CFIA and Health Canada have been working on new Food Safety guidance documents pertaining to Novel foods focused on plant breeding. Two new guidance documents are available to aid in your company’s plant breeding compliance, these are:
- Guidance on foods derived from products of plant breeding.
- Guidance on the pre-market assessment of food products derived from retransformants of previously assessed genetically modified (GM) plants.
Health Canada’s approach is to:
- allow for modernization while maintaining the health and safety of our food supply
- keep the system product focused
- align with other nations
- ensure the oversight is risk-based
- narrow the regulatory interpretation and support safe innovative foods
These documents will be added as an appendix to the existing 2006 Guidelines for the Safety Assessment of Novel Foods and will refer to the Novel Food Regulations (Division 28, Part B of the Food and Drug Regulations)
Based on Health Canada’s thorough review of DNA inserted plants and those traditionally bred, there has been no noticeable safety concerns. Health Canada has become familiar with several species/techniques and have drafted these proposed guidance documents. The guidance is intended to be risk-based in nature and refer to mainly pre-assessed species. Novel product will still require a standard (410 calendar day premarket review)
Guidance on foods derived from products of plant breeding:
Health Canada has taken time to review historical and current methods of plant breeding. This article explains their understanding of current practices and how methods and modifications result in characteristics for GM plants.
Certain plant species will not require pre-market assessment as novel foods based on plant breeding. This will also list requirements for plant characterization explained based on any breeding methods used. Breeding has been used safely within our food supply for hundreds of years. Gene editing is becoming more common, and Health Canada has developed a ‘primer’ on gene editing within this new guidance. This primer is a summary of Health Canada’s understanding and stance of current gene-editing technology. Health Canada has reinforced their stance that altered plants are not likely to impact safety.
It would always be the responsibility of the applicant to prove and ensure the product is safe for consumption. As always, Health Canada will review each situation under a risk-based approach. Novelty requests can be submitted to the Food Directorate to obtain a written opinion from the regulator prior to market or prior to filing a premarket submission.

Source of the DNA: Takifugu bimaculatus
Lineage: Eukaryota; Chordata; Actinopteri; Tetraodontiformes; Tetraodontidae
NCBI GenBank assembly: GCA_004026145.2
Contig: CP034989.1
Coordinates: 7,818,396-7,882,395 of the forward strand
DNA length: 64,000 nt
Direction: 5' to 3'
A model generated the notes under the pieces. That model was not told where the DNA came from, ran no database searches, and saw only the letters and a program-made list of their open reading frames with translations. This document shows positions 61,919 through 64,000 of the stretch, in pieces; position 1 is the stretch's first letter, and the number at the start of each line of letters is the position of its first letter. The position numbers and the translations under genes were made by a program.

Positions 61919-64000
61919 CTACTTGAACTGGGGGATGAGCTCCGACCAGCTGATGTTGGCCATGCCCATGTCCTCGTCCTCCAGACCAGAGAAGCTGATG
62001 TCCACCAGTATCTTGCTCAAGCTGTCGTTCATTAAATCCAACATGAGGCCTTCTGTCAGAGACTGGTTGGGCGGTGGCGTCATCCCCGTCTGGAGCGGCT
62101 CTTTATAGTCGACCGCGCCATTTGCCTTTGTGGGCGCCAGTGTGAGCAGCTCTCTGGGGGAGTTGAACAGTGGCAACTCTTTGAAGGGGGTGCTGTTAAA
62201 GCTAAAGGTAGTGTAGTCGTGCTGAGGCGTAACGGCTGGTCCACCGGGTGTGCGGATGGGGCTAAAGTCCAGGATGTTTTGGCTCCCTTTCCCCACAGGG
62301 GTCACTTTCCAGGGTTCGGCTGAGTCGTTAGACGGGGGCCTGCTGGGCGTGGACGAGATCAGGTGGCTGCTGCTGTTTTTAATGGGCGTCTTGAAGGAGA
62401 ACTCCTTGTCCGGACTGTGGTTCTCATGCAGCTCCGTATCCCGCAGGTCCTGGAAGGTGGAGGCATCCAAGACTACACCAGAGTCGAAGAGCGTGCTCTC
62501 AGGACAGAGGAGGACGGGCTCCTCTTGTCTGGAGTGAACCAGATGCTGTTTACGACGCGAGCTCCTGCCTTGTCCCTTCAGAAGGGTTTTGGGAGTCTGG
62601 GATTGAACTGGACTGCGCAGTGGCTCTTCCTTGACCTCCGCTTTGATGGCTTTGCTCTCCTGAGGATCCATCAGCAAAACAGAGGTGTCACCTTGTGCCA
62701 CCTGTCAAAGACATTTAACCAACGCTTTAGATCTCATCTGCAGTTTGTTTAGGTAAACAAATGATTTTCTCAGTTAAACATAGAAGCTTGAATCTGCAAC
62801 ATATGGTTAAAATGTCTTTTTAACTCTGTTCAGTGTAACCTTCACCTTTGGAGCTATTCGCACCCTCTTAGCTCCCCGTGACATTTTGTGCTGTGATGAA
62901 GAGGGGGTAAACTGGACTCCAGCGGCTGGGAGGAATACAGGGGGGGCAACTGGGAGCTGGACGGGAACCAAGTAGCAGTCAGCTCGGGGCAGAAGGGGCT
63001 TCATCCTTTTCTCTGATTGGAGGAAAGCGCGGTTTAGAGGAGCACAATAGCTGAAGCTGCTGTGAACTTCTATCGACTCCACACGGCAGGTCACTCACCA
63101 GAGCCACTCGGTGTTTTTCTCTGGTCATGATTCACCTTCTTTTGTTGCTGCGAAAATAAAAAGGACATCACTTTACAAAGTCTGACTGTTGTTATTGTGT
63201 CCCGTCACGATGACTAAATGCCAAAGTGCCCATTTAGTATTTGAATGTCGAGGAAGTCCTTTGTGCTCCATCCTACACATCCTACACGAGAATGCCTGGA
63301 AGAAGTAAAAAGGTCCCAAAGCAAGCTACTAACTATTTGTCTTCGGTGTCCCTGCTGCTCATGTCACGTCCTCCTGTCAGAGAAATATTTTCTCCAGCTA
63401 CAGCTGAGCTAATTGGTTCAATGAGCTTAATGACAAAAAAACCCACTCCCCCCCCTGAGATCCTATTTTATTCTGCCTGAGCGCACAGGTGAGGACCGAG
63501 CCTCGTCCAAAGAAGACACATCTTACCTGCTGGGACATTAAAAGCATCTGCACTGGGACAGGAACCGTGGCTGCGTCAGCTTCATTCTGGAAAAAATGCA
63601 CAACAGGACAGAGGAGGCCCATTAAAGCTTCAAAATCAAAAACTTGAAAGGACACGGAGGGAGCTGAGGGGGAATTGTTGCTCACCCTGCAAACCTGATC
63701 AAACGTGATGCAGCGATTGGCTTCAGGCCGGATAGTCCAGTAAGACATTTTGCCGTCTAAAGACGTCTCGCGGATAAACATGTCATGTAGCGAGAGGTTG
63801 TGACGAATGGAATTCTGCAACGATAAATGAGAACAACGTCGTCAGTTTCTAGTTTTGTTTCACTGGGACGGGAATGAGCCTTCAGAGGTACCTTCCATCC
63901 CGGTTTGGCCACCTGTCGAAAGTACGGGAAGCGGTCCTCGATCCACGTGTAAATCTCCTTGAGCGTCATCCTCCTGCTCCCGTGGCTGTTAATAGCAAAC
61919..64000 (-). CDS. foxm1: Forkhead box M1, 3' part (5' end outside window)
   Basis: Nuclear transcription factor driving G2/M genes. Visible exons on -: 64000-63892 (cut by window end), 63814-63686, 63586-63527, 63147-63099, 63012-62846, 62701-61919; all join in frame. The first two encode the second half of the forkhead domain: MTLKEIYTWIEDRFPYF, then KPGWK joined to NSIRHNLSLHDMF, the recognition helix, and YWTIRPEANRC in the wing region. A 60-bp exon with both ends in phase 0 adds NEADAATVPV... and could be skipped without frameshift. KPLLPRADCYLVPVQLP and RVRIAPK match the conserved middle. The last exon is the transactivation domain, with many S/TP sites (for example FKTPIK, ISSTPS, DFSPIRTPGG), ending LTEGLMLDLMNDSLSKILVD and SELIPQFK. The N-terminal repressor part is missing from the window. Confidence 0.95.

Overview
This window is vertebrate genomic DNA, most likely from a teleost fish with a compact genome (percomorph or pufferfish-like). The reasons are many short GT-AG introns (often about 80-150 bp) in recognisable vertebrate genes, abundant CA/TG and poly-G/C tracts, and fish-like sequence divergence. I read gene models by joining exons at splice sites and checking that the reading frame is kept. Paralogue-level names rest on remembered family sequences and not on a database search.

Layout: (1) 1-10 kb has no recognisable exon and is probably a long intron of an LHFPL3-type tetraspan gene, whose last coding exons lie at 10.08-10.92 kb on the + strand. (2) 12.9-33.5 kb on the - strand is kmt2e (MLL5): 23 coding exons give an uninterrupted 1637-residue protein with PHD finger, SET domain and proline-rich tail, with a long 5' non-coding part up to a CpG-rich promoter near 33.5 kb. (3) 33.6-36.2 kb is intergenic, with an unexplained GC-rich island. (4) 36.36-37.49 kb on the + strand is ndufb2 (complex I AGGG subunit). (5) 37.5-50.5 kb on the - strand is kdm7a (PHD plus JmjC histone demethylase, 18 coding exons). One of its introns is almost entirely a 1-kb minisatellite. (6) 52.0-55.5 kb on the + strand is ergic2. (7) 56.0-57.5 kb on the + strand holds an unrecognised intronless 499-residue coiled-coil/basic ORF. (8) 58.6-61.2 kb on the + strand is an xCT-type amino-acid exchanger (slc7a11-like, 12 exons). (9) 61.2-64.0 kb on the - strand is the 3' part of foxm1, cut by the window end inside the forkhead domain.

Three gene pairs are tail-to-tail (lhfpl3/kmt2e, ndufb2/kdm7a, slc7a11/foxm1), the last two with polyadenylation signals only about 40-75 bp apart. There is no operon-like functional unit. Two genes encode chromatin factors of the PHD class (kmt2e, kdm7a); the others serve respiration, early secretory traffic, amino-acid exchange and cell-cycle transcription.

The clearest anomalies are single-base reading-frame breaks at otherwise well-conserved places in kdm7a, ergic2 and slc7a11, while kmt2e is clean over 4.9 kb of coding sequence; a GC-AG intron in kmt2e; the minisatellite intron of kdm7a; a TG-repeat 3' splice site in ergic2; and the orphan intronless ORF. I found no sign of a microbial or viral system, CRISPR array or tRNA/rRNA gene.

Guidance on the pre-market assessment of food products derived from retransformants of previously assessed genetically modified (GM) plants:
Should the parent plant have already undergone premarket assessment as a retransformant plant, this guidance will help industry use that plant to make future generations. This will help industry compare their plants to already approved variants with a new premarket process that is more straightforward and expedited. This review will again be risk-based in nature.
Consultation was available from March 25 to May 24, 2021 and focused on how product will be separated into tiers (1 and 2), what information is required to be provided, and how to enter the expedited pre-market review (with a 120-day service standard)
Tier 1 – plants with identical modifications using the same methods resulting in the same characteristics as a GM plant that has undergone review. (Health Canada has already reviewed this combination).
Tier 2 – plants with identical modifications using the different methods resulting in the same characteristics as a GM plant that has undergone review.
Plants that fit the above criteria, submitted in a complete package, would be turned around by Health Canada in 120 calendar days. If any items require further questioning, an additional 45 days would be added to allow the applicant to respond to the request. Pre-submission requests are suggested for any plant that may sit on the fringe of this programme.
A successful submission would be issued a letter of No Objection. An unsuccessful submission can be issued a refusal without prejudice to resubmit.
Health Canada and industry are interested in potentially expanding the current voluntary transparency initiative for ingredients that have undergone gene-editing. We always recommend clearly declaring your ingredients/foods.
How Quality Smart Solutions can help:
Please contact our team for more information on ingredient review, food classification, formula review, labelling projects or importing. Our specialists are here to help!
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